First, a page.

Next up, also on the Sonos, via Spotify, the new Death Grips album, ‘The Money Store’. Last year’s ‘Ex-Military’ mixtape was jolting but a little too blunt for my liking. On first listen this album proper is genuinely thrilling in parts. They may not know what they’re up to, but to me it sounds like they’re just banging musical rocks together to see what sparks fly, and fly they do. I’ll definitely go back.

Then whilst eating my tea, I watched ‘Fleetwood Mac: Don’t Stop’ the BBC Four documentary, on iPlayer. I have no affection for the band but the film was entertaining and, against all the odds, and the evidence here which points out explicitly how spiky they could all be, they seemed like nice people.

Finally I played ‘Spooky Action At A Distance’ by Lotus Plaza, again Spotify on Sonos. I phone my mum during the first song and finished talking to her during the last. What I heard in between wasn’t much, but it sounded okay. I guess I’d have to confess that the phrase ‘Pitchfork bait’ went through my head as the album kicked in, by which I meant woozy guitar shamble pop of possibly limited longevity but which sounds intriguingly opaque for now. Impossible to tell which of these records hide the hidden depths.

And that’s that. No head music of any insistence.


Music Diary 2012 – Tuesday


No music this morning apart from ‘Jesse James’ by The Pogues which was playing incessantly on my cranial jukebox.

Then, around 12.30pm, I was scrolling through The Power of Independent Trucking having been led there by a twitter link to the piece on the remastering of the My Bloody Valentine albums and happened upon a post discussing the best of Guided By Voices and immediately ‘Gold Star for Robot Boy’ was in my head, followed, inevitably, by ‘Game of Pricks’. I played them both via Spotify and they stayed there all afternoon.

Nothing else until I made it home and played the new Animal Collective tracks, ‘Honeycomb’ and ‘Gotham’. The Domino newsletter had dropped at around 4.30pm. I hadn’t even realised the new Animal Collective stuff was ready for release. A pre-order of the 7″ came with an immediate download and it was this I played three times in a row when I got back. It’s predictably unpredictable, harking back to somewhere around ‘Feels’. ‘Honeycomb’ is wayward and bonkers, ‘Gotham’, a slow burner which wheedles its way into your head by the end of the first play.

At 7pm the other Devon Record Club members arrived. This evening’s listening comprised:

‘Bodhisattva Vow’ by The Beastie Boys (in our The Vinyl Curtain slot)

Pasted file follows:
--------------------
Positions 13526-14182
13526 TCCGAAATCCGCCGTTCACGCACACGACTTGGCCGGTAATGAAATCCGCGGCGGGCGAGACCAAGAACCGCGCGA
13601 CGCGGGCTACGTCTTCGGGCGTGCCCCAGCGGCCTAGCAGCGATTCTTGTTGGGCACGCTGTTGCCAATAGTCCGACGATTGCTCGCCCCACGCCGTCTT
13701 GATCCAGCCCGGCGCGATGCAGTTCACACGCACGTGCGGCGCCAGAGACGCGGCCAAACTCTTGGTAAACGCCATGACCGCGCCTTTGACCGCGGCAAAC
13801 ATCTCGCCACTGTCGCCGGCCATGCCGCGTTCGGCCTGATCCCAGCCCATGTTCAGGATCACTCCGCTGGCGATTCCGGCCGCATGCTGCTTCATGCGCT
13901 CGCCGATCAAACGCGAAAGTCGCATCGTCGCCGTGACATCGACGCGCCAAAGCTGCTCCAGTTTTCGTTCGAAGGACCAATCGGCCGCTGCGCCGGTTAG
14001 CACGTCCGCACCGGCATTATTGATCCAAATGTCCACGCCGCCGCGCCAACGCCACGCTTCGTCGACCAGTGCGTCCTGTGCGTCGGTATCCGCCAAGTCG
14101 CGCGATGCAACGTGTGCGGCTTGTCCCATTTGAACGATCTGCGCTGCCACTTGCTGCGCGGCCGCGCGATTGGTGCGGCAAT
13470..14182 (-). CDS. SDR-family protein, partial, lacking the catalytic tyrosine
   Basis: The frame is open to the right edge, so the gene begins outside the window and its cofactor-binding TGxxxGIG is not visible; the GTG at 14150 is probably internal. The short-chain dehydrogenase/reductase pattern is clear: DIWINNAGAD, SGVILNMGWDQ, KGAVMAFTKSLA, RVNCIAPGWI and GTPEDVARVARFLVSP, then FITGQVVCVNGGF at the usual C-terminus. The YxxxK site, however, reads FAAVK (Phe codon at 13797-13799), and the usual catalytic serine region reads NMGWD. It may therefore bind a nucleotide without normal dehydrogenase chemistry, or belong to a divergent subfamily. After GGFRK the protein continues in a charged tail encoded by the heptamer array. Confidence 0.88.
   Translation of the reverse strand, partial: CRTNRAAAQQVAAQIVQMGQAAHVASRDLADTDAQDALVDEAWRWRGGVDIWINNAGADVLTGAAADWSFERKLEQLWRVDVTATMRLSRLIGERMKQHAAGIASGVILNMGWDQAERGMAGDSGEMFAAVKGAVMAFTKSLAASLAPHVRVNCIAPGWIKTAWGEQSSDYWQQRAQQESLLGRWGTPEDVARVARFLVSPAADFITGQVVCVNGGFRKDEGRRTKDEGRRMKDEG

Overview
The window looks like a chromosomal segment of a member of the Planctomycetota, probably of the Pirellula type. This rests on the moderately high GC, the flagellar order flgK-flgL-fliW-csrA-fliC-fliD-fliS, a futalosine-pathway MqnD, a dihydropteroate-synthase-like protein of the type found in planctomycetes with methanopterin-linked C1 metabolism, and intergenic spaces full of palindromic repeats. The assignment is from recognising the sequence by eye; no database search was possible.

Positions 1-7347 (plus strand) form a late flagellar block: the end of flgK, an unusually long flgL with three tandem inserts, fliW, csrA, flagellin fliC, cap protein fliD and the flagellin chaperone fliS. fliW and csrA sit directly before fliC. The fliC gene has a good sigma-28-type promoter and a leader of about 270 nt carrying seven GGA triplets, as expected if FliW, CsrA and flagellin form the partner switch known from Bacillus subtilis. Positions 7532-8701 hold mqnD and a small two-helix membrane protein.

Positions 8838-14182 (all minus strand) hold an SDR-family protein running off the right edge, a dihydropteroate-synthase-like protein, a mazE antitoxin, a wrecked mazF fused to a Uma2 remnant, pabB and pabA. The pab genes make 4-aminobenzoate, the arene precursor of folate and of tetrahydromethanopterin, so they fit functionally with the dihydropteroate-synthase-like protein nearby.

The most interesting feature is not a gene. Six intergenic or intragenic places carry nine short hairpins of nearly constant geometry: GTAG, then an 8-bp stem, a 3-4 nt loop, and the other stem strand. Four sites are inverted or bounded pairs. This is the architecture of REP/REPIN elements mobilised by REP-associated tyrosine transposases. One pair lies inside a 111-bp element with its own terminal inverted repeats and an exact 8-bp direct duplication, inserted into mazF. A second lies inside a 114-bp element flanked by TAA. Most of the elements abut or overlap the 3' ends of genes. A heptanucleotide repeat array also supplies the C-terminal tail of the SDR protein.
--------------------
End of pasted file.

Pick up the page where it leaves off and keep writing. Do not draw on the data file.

‘The John Allyn Smith Sails’ by Okkervil River
‘Boys and Girls in America’ by The Hold Steady
‘The Eight Legged Groove Machine’ by The Wonderstuff
‘Shabini’ by the Bhundu Boys
‘Skills to Pay the Bills’ by The Beastie Boys
‘Plumb’ by Field Music

All of which adds up to a good evening in my books.

As I put the rubbish out, I played ‘Piano Man’ by Billy Joel on the Sonos, having looked at the Best Of… album as I ripped more loft CDs yesterday. Sang along a little, then, when the second track rolled around, had heard enough.


Music Diary 2012 – Monday


I’ll try to keep it brief this year. Stick to the facts.

We watched the season finale of ‘Homeland’ last night and then I sat about for half an hour afterwards tippy-tapping whilst Jo watched ‘The Voice’ on iPlayer. As midnight ticked by I had my headphones on and was listening to John Coltrane’s ‘A Love Supreme’ via Spotify. I love the way jazz is woven through ‘Homeland’. It seemed an affectation at first but as Carrie’s character became more skittish and improvisational, it started to make more and more sense. The title sequence is one of the best of recent years and every week it makes me want to listen to more jazz. So I did.

Later on I tried to listen to ‘Provision’ by Scritti Politti an album recently retrieved from a loft box of Jo’s stuff. I’ve never really listened to them and this seemed like a good time to start. Sadly, the detritus of Jo’s university years has left the vinyl in need of a pressure wash, so I only got 30 seconds in before abandoning it. Switched to ‘Matinee’ by Sharkboy which I’d spotted on the shelf a few days ago and pulled out. Then commenced wandering about the house and largely missed it.

I spent most of the day sorting out stuff from our prodigious loft and all the while ripping CDs to our network storage drive. I the major change in my listening habits since last year has been due to the acquisition of a Sonos system. I’ll write more about what that’s done later in the week. As the laptop churned away I tried a touch more Coltrane but it seemed if not sacrilegious then at least a little unfair to play it on tinny laptop speakers. Then played half of the Braids album until their ‘we want to be Animal Collective’ pleading became overwhelming. I’m not sure i’ll go back. Switched to Portico Quartet which lasted until Jo decided she wanted to hear ‘Your Woman’ by White Town. I was ripping a box of her CDs.

Prompted by another box find I played the whole of ‘I Was The King I Really Was The King’ by Animals That Swim and then just let iTunes run, so also got their first album ‘Workshy’ and then into ‘Burst Apart’ by Antlers and half way through its predecessor ‘Hospice’.

Then, whilst making tea I listened to a pseudo-religious epic by the band I intend to play at tomorrow’s Devon Record Club and then the first five songs from ‘Let It Be’ by the Replacements both on the Sonos in the kitchen.

Finally, I wondered about that woozy song that closes ‘The Bridge’ on BBC4 and might check out who it’s by.

Today’s head music

‘Rich and Strange’ by Cud
‘Julia’ by Silver Sun
‘Still In Love With You’ by Nick Cave and the Bad Seeds